I was going through some of my old magazines and found these beautiful projects.I usually not that drawn to cross stitching as it takes quite a lot of time for the  images to form but these are really neat and so easy to make. You will fly through and not realize that you are stitching.
 I have photographed two projects from the magazine for you one is a fabric framed NOEL bunting which is made by using heavy paper and fabric. The other one is actually not one but two small  Christmas themed illustrations to use with cards or ornaments. All color codes are supplied below. Happy stitching!

 Noel Bunting

A hint: Do the letters first with generous spacing and make the frame accordingly to fit the size.

 Ornaments and Cards

Tuesday, 30 October 2012

Ballerina Stockings from Tildas Vintereventyr

 Oh I think I forgot to mention that I have received the book some weeks back I was writing about before. There are just unbelievably lovely projects in it as always. I saw some samples on the web and thought I have my favorite project already but as I was going through the book I came across these lovely ballerinas. I knew exactly that this is what will be my favorite in this season.  It reminds me of the Nutcracker /ballet/  which I love and can never get tired of watching it at Christmas time. I got it on a tape with an illustrated story book for my 6th birthday and couldn't get bored of it since. As usual I was doing some digging and came across an unusual story regarding the origins of the Nutcracker.

The Legend

What today appears as a fairy tale of a young girl's magical dream began as a morbid story filled with dark undertones. E.T.A Hoffman, the author of "The Nutcracker and the Mouse King," never intended the story to be for children, as his words portrayed a bleak view of humanity and relationships.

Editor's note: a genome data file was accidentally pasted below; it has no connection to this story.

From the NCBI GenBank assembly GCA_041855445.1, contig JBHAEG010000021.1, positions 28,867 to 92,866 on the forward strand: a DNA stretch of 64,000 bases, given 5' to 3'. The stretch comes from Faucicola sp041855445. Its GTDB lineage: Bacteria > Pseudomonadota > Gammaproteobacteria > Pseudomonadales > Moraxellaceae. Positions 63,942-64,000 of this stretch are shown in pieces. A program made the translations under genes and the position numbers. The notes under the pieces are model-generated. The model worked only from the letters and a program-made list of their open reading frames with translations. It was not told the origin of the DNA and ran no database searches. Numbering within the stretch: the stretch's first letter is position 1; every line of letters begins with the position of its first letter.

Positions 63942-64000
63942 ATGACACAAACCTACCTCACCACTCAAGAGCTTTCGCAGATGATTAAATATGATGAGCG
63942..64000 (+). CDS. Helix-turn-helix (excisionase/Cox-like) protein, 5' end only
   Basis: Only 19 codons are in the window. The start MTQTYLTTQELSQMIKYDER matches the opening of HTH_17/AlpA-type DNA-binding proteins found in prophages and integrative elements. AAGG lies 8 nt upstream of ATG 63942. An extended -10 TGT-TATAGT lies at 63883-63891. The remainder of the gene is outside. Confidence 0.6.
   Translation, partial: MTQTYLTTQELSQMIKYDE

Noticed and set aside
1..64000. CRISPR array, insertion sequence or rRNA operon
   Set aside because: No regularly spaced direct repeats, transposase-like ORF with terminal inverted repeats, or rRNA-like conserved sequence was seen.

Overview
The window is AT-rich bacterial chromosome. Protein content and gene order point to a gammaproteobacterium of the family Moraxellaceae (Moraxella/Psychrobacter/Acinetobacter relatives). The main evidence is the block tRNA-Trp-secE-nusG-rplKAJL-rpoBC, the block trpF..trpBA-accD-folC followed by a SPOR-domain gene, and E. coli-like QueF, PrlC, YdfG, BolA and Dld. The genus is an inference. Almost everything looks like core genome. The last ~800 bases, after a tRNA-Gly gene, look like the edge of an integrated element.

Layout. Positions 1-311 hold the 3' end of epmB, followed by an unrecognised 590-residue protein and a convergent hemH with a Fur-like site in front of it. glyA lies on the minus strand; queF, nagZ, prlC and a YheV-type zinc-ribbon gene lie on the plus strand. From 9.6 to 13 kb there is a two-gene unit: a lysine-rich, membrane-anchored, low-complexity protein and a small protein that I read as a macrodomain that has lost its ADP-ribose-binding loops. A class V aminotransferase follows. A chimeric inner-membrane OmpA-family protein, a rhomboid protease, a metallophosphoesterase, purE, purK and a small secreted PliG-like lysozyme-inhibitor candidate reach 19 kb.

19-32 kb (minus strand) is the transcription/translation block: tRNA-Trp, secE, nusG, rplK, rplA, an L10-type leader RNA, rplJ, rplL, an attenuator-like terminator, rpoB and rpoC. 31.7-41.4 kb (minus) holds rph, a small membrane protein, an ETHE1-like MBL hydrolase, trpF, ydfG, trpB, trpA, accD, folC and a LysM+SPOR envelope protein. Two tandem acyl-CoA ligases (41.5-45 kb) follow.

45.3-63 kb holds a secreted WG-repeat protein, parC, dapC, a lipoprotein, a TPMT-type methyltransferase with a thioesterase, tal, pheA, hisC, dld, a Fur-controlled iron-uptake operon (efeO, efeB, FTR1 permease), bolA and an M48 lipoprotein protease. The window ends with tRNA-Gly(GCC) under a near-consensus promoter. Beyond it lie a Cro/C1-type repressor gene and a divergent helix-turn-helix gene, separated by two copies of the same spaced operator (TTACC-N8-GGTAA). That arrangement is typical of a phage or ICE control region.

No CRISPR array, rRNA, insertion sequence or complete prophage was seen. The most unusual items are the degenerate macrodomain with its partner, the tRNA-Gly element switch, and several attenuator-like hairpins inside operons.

Published in 1816, Hoffman's tale would undergo revision by Alexander Dumas, eliminating much of the bitterness to adapt the tale as a children's story. The new version was read with interest by Marius Petipa, the senior ballet master of the Russian Imperial Ballet, who asked Piotr Ilyich Tchaikovsky to compose a score for a full-length "Nutcracker" production.
The story would later be simplified, but with the music left intact, and was created as a holiday tale that has lasted for generations.
Hoffman's plot centers around a young German girl named Marie who lived in a loveless house. The only warmth in Marie's life is a strange love she holds for her Nutcracker doll, a gift from her Godfather Drosselmeyer at the family Christmas party.
At night after the party is over, hundreds of mice appear from cracks in the room, led by the vicious Mouse King with seven heads. He blackmails Marie into giving him all of her marzipan dolls by threatening to dismember her prized Nutcracker doll.
The Nutcracker eventually comes to life and attempts to fight off the Mouse King, but is easily beaten. Marie retaliates by throwing her slipper at the Mouse King and fainting immediately after. There was no outcome to the battle in this portion of Hoffman's tale.